and how was your day?

Today warrants two posts since the last was long overdue and because today I found myself unexpectedly walking down a sidewalk in Kings Mountain in high heels.

It all started when someone backed into my Blazer.

The morning class passed by uneventfully as I went over math, reading and language with my students, but I felt immense sense of relief when the clock’s hands finally reached 12:30. My stomach was empty, I was tired, and felt like I was coming down with a cold. I could almost hear a hot cup of tea beckoning me. I was just loading up my books and preparing to head out when I heard a student tell me to come outside. “You better come see this,” he said, holding open to the door to the building and pointing toward my Blazer.

Another student was peering at the bumper of my vehicle, her truck door open, engine idling.

I stepped outside to take a closer look to see if there was any damage and was relieved to only see a minor scratch. My relief was short-lived, however, when I saw the other student let go of the door to the church building. It seemed to close in slow motion and as soon as he let go, his face registered immediate regret.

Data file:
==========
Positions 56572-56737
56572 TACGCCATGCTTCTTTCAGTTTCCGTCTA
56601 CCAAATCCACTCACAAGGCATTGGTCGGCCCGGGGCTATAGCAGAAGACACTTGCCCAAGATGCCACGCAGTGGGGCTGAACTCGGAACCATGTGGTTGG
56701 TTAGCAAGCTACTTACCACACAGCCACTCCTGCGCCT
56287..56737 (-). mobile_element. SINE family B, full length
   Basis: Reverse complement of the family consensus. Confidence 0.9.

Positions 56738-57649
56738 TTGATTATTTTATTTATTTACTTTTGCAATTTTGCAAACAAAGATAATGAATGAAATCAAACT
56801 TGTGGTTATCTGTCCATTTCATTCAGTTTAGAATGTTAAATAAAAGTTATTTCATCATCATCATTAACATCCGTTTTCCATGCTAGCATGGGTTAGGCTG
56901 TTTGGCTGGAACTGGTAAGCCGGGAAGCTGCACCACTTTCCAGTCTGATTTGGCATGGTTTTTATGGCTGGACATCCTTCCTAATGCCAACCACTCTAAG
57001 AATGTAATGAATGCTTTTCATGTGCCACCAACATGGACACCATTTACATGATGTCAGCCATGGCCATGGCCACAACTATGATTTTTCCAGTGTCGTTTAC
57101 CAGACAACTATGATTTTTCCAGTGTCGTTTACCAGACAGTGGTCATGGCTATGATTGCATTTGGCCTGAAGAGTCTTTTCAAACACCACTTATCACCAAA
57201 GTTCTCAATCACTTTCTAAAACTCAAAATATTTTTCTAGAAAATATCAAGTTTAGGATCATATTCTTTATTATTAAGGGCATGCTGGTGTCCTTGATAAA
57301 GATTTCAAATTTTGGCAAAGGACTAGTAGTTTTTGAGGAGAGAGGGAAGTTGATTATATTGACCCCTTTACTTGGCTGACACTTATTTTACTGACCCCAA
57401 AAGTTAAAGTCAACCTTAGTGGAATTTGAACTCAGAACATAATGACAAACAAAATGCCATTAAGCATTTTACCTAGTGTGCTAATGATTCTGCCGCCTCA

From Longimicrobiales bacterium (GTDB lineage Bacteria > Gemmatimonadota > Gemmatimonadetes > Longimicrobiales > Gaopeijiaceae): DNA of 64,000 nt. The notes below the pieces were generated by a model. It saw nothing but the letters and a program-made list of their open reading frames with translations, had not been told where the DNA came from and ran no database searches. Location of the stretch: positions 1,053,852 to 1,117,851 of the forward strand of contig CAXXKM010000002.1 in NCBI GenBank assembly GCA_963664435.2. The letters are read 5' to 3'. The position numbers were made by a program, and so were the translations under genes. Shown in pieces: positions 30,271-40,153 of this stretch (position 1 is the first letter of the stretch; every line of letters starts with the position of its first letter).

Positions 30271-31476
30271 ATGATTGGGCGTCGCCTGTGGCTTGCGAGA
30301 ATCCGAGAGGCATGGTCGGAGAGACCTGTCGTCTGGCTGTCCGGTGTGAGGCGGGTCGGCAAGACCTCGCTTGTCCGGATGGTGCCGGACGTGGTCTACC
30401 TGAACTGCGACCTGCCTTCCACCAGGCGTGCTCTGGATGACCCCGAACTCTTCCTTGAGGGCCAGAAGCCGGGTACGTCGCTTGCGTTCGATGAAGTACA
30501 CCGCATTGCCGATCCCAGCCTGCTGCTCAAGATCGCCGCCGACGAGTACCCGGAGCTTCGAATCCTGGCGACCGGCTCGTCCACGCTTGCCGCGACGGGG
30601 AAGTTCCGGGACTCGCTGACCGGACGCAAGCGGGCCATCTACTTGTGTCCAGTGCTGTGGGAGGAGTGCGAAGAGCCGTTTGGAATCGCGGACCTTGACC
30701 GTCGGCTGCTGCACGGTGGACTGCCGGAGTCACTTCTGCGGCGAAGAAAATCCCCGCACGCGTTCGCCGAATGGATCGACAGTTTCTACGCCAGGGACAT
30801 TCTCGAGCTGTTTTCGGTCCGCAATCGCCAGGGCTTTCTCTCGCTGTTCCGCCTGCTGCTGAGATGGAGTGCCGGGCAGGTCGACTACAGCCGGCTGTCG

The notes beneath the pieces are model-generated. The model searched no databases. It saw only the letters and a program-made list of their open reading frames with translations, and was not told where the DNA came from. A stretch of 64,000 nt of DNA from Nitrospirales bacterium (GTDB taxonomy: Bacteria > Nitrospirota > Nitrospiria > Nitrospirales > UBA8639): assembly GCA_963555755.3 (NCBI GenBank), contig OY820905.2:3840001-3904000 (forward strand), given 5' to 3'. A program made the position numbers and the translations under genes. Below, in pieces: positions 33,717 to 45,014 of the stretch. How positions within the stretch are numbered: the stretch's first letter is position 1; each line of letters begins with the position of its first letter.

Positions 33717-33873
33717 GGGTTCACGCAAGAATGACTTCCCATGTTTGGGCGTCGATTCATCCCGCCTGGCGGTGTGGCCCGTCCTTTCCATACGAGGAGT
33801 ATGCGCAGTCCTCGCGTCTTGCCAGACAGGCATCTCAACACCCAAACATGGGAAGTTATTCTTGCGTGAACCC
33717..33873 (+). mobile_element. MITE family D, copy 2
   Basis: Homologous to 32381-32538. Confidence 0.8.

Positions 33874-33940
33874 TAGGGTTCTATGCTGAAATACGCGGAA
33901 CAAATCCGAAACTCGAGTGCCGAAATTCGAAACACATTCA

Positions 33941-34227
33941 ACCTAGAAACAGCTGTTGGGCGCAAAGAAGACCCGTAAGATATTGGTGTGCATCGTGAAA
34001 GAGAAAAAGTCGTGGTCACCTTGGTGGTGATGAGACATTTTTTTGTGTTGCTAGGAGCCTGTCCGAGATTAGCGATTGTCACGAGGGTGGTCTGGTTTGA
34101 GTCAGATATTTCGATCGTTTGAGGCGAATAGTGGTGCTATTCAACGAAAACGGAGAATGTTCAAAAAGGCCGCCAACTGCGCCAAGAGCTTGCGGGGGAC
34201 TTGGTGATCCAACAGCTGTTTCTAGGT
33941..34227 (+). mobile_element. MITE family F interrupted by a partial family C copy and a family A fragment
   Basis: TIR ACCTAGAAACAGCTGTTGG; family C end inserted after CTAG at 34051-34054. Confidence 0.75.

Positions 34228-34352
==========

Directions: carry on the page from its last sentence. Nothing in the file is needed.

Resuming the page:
I felt some pity for him as he plead for forgiveness, his face woebegone. I tried to be as kind and nonchalant as possible but inside, I was screaming.

I was locked out. Inside the classroom sat my purse, my car keys and my phone with all my contacts in it. No one else was on the church property. I tried to pick the lock to no avail and the windows were all secure.

Luckily there was a convenience store nearby and the clerk very kindly let me use the phone several times. And also luckily I remembered my mom’s phone number – only one of two I actually have memorized. I started walking in the direction she would arrive, a little amused at the unexpected turn of the day, and trying to enjoy the walk as much as possible. It wasn’t long until I saw her car pull in a side street nearby.

I was eventually able to get in touch with someone who could unlock the church and my items were safely returned to me. All’s well that ends well!


I’ve heard – and said – it so often it seems well-worn and cliche. 

But it really is true that time seems to fly.